Replies can range from here to now.

    Cleaning will be automatic is to ambiguous but just search Self Cleaning








    Self cleaning dishes,




    In my view, the second part, "the Toilets" What is the purpose of a Toilet in the current economic game. Whereas, in the vague and incomplete NLRBE system Waste = Food. If all the resources are to be tracked they should be tracked all the way. You would be upcycling everything you consume. Being a resource, after an auto cleanup, dry and powder (optional), no TP required. Upcycled, for the appropriate distribution through the upcycle system, fertilizer, health tracking, fuel and the rest of that.


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    Last edited by RhythmAnarchy; 09-03-2014 at 09:32 PM.
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  3. #13
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    Ok, if you want to get some idea of what might actually clean our toilets and do many, many other things, such as fix or maintain the plumbing, clean roof gutters, do roof repairs, mow the lawn, do gardening, vacuum, make your bed for you, build homes, grow and harvest crops, function as a means of transportation, shape itself into bridges, etc., then watch this:

    Last edited by Neil; 09-24-2014 at 12:44 PM.
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  4. #14
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    the answer is: no one knows. TZM has no real political strategy to critique. People here will say 'robots' which isn't an answer.
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  5. #15
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    Quote Originally Posted by PsychoPigeon View Post
    the answer is: no one knows.
    We already have self-cleaning toilets:

    Self-Cleaning Toilets: How Do They Work? - HowStuffWorks

    These are videos of some examples that show what we already have now:



    [NOTE: this forum won't allow more than one video posted at a time; as a work-around, I'm posting the rest separately after this.]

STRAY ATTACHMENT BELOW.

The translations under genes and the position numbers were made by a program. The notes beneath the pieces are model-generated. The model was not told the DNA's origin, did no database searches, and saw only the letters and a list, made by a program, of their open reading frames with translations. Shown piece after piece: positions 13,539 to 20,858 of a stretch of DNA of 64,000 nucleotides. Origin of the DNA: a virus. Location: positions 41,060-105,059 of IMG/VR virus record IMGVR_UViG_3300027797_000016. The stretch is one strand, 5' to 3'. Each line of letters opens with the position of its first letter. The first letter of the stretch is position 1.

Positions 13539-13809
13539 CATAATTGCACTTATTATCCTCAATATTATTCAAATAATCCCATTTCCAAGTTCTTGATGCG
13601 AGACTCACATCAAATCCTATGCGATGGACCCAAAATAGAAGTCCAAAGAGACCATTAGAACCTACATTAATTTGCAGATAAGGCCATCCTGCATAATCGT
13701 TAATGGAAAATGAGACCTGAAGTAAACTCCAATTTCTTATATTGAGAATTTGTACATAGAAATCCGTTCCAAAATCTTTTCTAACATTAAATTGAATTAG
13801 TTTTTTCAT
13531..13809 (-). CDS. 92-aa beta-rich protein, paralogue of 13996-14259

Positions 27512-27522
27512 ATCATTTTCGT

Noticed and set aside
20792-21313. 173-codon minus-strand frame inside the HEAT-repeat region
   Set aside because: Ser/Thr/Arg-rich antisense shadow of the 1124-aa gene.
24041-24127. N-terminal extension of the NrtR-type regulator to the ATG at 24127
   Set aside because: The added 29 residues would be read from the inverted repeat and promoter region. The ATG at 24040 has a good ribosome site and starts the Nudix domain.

Quote Originally Posted by PsychoPigeon View Post
    TZM has no real political strategy to critique.
    The solution to society's problems are technical, not political.

    Quote Originally Posted by PsychoPigeon View Post
    People here will say 'robots' which isn't an answer.
    Sure it is. Why don't you think it isn't? That makes no sense.
    Last edited by Neil; 11-27-2014 at 03:30 AM.
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  10. #20
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    Scarcity, as suggested here being one of willingness to perform toilet hygiene maintenance, is an issue worth considering even when the working assumption is that right macro organization takes it off the list of primary concerns. One of the strengths of monetary systems needing attention when they are replaced is that they clarify relative work values and given their abstraction, have the ability to equilibrate both supplies and desires.

    Yuk factor and low status are reasons for selecting this job as an example for discussion. There are processes, like the Walden Pond system, that use auctions to assign relative value (by hours per week) to all jobs such that people who value their spare time more highly can bid on undesirable (or scarce skill) jobs that may require much less than full time to be enough. The auctions are sufficient to adapt work requirements to varying needs and even provide guidance for education and immigration choices. I have seen instances of this method work well over long periods of time as an effective substitute for money in class-free communities ranging to hundreds of people. The administration is naturally apolitical requiring execution transparency only (rather than trust or special qualification) and is allocated simply by being included in the list of jobs that are up for bidding.